Ahead of the annual month-long fundraiser for Movember The Sugar Club will host a bank holiday party to raise awareness and vital funds for men’s health issues.

Movember is committed to improving men’s health in all areas of their lives. Actively raising money to help produce ground breaking research and to provide support for men in order for them to lead happier and healthier lives. Having helped financially support over 1,250 projects geared towards action on prostate cancer, testicular cancer and suicide prevention the charity is launching a fund raising event in The Sugar Club 27 October. Not limited only to physical health, the charity encourages men to maintain a healthy social life and to talk more openly about their emotions.

This month ahead of Movember, the charity will combine live music and club culture and host a number of talented Irish artists including Dublin’s singer-songwriter Erica Cody and Clonsilla rapper Nealo. The Sugar Club will become a spot for punters to gather and experience a specially curated line-up by DJ and producer Arveene.

Movember Sugar Club event

On the importance of events like this for bringing people together Arveene noted, “The more activation you do, the more parties and events you do it’ll draw people’s interest. When Movember started it was based around a cancer charity and now its moving into other aspects of mental health and suicide prevention. Bringing people together creates a conversation, one of the problems we have today is that we can become quite isolated as humans and we are happy to stick in our own square mile. Anything that brings diverse groups and people together can only be a good thing and it’s a way we can share knowledge, information and understanding. It’s when we don’t talk that stuff starts getting buried. I’ve always been someone enjoyed connecting with people from everywhere and doing events is key to that.”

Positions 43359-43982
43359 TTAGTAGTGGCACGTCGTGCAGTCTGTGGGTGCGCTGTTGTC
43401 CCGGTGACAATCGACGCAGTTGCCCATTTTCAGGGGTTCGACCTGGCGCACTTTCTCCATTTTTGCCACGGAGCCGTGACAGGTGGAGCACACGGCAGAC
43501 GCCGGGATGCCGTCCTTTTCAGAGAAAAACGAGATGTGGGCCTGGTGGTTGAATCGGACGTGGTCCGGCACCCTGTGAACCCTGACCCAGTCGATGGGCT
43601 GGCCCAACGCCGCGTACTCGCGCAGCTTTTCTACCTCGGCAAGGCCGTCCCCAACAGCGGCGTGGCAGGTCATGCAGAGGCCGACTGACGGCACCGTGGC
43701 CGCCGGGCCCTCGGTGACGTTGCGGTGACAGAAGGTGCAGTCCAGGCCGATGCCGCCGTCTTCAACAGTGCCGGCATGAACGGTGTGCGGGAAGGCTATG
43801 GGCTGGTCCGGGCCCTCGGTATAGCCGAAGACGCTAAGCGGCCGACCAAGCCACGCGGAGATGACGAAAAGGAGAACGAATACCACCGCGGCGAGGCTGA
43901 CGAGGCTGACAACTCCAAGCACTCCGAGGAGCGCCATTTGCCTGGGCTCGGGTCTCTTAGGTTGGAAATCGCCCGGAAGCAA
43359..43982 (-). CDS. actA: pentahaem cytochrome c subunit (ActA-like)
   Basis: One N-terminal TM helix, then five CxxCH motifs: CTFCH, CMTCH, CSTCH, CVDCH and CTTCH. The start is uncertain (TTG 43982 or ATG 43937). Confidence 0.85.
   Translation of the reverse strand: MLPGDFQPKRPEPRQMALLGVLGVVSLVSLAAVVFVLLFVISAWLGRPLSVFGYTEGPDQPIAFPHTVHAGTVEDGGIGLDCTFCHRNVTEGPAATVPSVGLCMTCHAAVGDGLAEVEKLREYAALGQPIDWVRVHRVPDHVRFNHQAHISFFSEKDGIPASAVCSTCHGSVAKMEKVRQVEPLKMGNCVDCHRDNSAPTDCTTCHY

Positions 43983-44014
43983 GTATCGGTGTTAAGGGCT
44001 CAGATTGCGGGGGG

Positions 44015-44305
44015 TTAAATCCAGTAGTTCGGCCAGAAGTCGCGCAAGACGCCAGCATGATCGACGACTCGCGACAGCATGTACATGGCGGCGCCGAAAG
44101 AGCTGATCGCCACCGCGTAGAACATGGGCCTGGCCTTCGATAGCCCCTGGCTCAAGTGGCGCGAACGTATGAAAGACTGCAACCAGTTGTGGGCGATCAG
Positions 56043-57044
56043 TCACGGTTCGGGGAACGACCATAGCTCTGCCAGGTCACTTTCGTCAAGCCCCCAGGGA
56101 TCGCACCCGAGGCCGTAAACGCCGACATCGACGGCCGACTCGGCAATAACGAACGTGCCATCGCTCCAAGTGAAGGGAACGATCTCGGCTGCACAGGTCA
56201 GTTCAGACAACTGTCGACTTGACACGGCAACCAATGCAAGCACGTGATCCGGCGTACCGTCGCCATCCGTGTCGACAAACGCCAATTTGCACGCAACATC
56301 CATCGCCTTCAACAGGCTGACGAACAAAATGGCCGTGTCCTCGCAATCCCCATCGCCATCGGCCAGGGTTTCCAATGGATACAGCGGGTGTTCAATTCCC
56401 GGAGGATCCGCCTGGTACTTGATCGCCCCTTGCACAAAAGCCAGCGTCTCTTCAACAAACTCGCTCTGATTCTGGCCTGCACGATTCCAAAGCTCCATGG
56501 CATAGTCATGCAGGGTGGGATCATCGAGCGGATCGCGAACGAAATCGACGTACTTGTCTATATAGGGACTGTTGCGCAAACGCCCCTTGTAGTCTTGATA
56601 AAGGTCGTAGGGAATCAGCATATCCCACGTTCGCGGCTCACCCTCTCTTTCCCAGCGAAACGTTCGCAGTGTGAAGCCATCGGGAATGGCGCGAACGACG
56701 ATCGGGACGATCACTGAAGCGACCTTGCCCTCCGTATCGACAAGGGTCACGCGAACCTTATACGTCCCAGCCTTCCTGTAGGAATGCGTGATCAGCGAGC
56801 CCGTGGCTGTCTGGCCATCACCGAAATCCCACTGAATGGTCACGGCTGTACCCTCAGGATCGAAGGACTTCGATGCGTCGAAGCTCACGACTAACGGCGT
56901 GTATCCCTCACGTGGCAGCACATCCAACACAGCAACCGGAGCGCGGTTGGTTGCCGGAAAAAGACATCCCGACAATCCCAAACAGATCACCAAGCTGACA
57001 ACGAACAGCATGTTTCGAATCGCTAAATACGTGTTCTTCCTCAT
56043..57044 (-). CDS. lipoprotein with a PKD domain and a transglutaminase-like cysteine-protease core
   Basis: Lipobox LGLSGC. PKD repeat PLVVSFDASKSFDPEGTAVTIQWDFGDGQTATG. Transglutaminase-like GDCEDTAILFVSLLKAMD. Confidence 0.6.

There is beginning to be noticeable change in the dialogue surround mental health. Many feel more comfortable talking about it including men who have traditionally been resistant.

“There are people out there that don’t get to speak that often, it may sound extreme but it’s true. I think men don’t talk a lot, they’re  happy to sweep under the carpet and bite their lip. Traditionally I think Irish men sat at the pub are more comfortable talking about sport than they would about something going wrong with their body. I feel that’s changing, I don’t feel too afraid to tell people how I feel, where my head is at without sounding like a moan.”

Movember is committed to helping improve both men’s physical and mental health and it’s been the biggest funder of prostate caner in Ireland. However the battle isn’t over yet and they are calling on Irish men to embrace a moustache and fight prostate cancer, testicular cancer and male suicide.  To get involved visit https://ie.movember.com/register

For more info on the Movember bank holiday fundraiser click here.

Words: Dylan Murphy 
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